We understand the sentiment of Dr. Herb Elliott the chairman of the Jamaica Anti-Doping Commission, who wants to make the close staff of athletes equally culpable when their charges fail drug tests.
We, however, believe that any such adjustment of the rules demands deep thought and robust debate lest it have the unintended consequence of trampling on the ideals of natural justice.
In any event, while there may be merit to Elliott’s proposal, the system is not now entirely without mechanisms to sanction support personnel who help athletes to cheat. It is for them to be more robustly applied.
Our starting point, as is also implied by Elliott’s intent to widen the net to cover support staff, is that the athlete who dopes or otherwise consumes banned substances rarely acts on his/her own devices. They usually have sophisticated support systems and other enablers.
Law focusses on athletes
But while Jamaica’s anti-doping law, under which JADCO functions, has, among its objectives, protecting the right of “athletes and athlete support personnel” to perform in a drug-free environment, it is only the performer who, under the law, is specifically subject to sanctions for breaking the rules.
Says Section 10 (1) of the law: “… (T)he athlete shall be liable for the presence of any prohibited substance, or metabolites or markers found in his body.”
The law, at Section 10 (2), does, however, acknowledge — and mark as doping violations — that the use of illegal substances may be encouraged in athletes and may be trafficked in and/or administered by persons other than the athletes who consume these substances.
In that regard, amendments to the law, to make such persons directly subject to the discipline of JADCO, may well be desirable.
But it cannot be, as Elliott seems to suggest, that such persons would automatically face sanctions because of the guilt of an athlete with whom they might be professionally associated. That would run counter to natural justice.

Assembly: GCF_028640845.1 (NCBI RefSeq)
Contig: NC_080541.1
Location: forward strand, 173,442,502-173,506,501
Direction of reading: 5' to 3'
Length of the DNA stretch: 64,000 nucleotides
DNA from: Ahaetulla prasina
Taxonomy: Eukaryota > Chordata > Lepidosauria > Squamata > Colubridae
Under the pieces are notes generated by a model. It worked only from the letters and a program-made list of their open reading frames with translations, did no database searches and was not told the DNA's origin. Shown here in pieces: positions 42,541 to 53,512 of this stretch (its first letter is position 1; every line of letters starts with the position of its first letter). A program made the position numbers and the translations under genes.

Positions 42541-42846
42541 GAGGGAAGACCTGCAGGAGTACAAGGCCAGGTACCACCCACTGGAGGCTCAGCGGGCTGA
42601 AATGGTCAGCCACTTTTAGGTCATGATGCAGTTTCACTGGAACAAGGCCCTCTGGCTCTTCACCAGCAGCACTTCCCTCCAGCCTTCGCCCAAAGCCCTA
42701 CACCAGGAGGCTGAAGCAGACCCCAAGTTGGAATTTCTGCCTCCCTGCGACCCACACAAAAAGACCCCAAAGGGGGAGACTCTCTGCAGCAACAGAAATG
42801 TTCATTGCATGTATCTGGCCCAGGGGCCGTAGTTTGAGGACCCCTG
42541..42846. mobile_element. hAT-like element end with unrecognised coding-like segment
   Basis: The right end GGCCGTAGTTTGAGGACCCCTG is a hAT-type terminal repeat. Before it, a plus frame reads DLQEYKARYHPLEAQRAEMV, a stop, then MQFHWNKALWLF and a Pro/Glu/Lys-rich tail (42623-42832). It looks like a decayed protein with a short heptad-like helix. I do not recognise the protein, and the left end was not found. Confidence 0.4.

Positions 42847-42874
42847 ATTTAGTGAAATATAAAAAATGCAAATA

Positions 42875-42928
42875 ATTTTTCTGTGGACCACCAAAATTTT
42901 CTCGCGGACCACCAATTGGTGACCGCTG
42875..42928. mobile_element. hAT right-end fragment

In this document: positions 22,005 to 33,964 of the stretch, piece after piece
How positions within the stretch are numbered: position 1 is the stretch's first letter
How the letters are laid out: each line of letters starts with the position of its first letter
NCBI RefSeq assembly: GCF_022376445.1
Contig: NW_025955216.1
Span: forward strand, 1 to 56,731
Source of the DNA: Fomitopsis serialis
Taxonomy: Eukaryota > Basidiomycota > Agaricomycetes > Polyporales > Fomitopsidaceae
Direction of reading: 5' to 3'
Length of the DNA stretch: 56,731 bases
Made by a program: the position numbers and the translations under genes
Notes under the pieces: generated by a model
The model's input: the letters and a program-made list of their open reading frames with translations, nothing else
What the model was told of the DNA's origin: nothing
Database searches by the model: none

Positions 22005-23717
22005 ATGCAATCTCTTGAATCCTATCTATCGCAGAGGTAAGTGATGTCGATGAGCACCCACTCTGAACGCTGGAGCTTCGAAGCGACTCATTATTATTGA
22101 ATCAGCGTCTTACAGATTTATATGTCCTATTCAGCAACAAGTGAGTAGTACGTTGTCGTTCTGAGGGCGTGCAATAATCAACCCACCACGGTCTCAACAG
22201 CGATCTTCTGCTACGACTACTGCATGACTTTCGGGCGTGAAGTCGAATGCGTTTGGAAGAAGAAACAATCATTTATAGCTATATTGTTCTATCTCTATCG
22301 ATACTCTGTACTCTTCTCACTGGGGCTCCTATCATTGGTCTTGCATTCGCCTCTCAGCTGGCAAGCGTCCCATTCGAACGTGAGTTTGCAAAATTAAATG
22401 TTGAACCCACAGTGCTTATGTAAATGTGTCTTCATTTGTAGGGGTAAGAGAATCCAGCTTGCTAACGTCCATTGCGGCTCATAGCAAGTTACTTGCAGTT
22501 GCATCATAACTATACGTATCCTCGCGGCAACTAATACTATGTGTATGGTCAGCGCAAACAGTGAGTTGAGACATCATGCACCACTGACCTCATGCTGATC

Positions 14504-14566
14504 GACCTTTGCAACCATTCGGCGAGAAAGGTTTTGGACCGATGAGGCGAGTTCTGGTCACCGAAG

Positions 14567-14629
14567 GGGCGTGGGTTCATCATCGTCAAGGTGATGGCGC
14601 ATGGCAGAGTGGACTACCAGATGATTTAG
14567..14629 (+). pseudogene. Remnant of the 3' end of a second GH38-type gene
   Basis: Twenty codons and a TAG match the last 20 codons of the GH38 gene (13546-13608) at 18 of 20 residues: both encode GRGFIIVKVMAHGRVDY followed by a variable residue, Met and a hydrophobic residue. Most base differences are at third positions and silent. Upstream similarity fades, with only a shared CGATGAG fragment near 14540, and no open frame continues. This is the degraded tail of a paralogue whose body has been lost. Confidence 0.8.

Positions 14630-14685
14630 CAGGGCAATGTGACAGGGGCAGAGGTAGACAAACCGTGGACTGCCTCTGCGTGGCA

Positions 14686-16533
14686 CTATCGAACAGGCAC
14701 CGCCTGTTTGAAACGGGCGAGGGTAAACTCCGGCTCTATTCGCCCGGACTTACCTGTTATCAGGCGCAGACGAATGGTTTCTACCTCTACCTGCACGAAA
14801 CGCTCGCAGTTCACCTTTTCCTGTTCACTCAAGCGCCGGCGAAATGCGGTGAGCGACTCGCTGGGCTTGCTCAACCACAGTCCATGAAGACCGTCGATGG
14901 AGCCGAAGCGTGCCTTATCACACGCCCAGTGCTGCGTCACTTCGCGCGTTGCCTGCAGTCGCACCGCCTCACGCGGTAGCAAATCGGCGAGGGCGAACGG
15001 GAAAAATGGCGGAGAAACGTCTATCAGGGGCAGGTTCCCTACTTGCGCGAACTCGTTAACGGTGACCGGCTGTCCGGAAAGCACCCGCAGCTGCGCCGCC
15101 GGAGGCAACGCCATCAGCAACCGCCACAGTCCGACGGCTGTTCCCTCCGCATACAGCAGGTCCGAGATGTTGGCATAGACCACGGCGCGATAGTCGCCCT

Support staff, therefore, would have to be specifically implicated in the infraction and protocols/mechanisms established, perhaps similar to those now available to athletes, to facilitate their defence.
No need to wait
We, however, do not have to await such changes to the anti-doping laws before the book can be thrown at support staff, such as coaches.
For instance, the global body for athletics, the International Association of Athletics Federations, as well as national associations like the Jamaica Athletics Administrative Association, maintains codes of discipline to which all who fall within their ambit are to adhere. Among the offences are aiding and abetting drug taking by athletes.
Should an athlete, therefore, be found guilty of a drug offence, an implicated coach, or some other support personnel who needs to operate under the broad umbrella of, say, the JAAA, could be brought before a disciplinary hearing and, if guilty, sanctioned.
Additionally, there are laws governing the management of pharmaceuticals, as well as the medical and related professions. People who break these laws, such as if they inappropriately dispense drugs or misrepresent themselves, can be prosecuted.
We should, if necessary, amend the JADCO law. But we don’t have to wait until then to aggressively go after all the cheats.